Think your home could use another cat? Just be careful which one you get.
If you've got a single cat at home you might have toyed with the idea of getting him or her a buddy, someone to cuddle or play with. But how do you know which cat will make a good match with your resident cat? If the match isn't a good one you can turn your home into a zone of flying fur.
An adult female who has been an only cat for some time would go best with a younger female. Males, even friendly males, can overpower and frighten female cats, especially those who are set in their ways. Young males often grow up to be rambunctious teens that like to play by pouncing and wrestling, which isn't every female kitty's idea of fun. If you have a young, active male a good bet would be another young male who shares his enthusiasm for vigorous play.
Here's a surprise, a laid-back older neutered male cat may actually enjoy mothering a kitten, either female or male. Older males usually make better mother substitutes than spayed females because as a general rule, females are less accepting of newcomers.
Neutered males tend to bond with each other fairly easily unless both have dominant personalities. Dominant cats do a lot of rubbing, which is marking something as "theirs" with their scent. They also like to rest in high places for surveillance purposes and they like to hang out in doorways to control room entrances. Most of the time they show little or no fear, so putting two of these guys together might just make the fur fly.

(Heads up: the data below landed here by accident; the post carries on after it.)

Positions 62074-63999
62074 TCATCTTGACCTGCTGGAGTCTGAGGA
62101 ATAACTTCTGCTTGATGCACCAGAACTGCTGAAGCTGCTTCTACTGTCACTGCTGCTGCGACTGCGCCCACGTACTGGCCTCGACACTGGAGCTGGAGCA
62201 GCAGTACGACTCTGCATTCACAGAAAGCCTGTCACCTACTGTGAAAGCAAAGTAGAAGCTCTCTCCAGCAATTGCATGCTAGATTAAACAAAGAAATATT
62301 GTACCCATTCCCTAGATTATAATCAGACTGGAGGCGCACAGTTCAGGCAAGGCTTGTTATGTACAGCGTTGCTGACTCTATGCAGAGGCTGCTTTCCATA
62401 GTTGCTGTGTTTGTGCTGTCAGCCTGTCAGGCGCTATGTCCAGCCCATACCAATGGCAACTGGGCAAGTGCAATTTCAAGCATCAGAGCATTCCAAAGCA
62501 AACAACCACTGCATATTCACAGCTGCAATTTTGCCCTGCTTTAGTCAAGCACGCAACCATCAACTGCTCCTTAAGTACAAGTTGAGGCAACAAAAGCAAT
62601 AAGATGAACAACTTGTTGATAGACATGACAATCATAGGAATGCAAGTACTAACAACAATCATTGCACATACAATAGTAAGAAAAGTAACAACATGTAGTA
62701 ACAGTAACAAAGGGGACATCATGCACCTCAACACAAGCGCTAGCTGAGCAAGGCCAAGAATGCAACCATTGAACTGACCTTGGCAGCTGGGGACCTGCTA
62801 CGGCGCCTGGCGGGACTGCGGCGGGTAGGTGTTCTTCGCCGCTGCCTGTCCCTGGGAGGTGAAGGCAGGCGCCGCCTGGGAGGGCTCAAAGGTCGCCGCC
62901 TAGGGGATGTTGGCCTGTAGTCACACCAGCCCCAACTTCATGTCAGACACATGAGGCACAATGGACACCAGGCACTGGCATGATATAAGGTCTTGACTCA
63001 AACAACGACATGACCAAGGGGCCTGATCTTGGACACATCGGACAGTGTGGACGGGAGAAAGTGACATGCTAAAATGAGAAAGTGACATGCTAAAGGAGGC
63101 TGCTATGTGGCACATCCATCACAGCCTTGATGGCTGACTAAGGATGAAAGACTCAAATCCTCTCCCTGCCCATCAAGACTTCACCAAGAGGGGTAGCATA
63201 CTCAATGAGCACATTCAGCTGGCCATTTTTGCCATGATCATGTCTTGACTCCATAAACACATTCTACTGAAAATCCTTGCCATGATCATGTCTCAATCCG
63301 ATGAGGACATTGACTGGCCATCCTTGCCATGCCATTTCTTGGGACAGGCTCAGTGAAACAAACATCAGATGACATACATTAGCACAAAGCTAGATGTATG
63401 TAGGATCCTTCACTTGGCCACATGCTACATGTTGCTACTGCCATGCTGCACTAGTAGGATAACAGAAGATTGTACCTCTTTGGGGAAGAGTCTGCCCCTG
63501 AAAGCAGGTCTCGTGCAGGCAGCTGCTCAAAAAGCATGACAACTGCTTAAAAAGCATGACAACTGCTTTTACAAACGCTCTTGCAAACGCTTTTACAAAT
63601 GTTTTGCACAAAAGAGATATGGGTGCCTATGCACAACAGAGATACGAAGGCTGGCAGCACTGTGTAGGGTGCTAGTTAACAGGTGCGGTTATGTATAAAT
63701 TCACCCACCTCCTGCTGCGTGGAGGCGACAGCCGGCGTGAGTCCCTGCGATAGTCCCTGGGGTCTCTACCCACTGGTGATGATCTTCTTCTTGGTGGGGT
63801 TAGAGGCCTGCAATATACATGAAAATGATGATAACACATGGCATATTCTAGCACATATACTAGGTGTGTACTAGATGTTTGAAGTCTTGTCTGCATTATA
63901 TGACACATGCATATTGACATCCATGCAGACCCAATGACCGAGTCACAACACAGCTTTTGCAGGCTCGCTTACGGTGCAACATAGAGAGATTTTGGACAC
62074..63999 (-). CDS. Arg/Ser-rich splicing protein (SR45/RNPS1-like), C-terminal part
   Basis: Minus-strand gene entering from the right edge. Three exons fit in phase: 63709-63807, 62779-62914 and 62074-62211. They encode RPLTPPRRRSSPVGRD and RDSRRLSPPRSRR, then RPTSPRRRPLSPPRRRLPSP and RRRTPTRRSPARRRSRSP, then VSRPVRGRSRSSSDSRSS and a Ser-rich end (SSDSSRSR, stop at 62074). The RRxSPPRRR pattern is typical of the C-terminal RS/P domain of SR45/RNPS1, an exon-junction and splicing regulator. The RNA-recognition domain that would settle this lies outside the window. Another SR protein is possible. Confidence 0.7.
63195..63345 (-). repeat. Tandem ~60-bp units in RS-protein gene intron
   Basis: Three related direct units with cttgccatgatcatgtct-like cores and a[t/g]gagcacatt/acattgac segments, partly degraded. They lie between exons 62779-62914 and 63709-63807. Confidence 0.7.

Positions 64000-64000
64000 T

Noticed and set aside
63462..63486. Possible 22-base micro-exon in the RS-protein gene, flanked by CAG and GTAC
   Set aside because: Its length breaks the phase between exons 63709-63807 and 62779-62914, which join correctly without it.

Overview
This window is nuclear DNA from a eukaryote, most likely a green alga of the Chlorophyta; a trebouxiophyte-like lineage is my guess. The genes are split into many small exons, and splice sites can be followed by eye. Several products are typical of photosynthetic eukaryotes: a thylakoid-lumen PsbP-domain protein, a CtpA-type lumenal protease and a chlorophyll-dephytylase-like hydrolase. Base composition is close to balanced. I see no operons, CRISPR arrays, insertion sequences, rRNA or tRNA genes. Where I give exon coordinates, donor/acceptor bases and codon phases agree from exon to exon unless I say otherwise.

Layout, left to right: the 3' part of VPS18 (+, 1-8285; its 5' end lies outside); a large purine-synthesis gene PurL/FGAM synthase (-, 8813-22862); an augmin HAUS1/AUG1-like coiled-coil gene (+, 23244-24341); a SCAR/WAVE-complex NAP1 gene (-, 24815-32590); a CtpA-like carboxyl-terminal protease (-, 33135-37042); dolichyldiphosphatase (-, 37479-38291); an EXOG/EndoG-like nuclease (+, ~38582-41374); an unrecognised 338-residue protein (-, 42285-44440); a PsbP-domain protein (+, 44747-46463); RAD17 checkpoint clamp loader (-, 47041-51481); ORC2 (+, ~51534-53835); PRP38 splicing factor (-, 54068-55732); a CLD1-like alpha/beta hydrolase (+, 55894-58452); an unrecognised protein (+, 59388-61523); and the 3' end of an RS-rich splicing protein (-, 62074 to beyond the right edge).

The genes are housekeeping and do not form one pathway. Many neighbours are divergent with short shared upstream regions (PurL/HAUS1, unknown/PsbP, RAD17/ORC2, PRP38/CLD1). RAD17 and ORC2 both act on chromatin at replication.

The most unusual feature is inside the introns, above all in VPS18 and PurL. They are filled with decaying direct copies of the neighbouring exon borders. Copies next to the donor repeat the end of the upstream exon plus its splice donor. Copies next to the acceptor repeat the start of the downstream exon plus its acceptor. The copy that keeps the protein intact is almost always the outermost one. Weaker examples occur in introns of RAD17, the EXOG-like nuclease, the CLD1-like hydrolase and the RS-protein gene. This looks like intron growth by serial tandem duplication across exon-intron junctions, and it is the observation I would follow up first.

These are basic guidelines. All animals have their own personalities and may not fit the mold. Whatever combination you choose you need to introduce your new cat slowly so as not to overwhelm your resident cat.
The Nebraska Humane Society is located at 8929 Fort Street in Omaha and is open 10 a.m.-5 p.m. weekends and weekdays from 9 a.m. to 7 p.m. You can always look up animals and find information at nehumanesociety.org.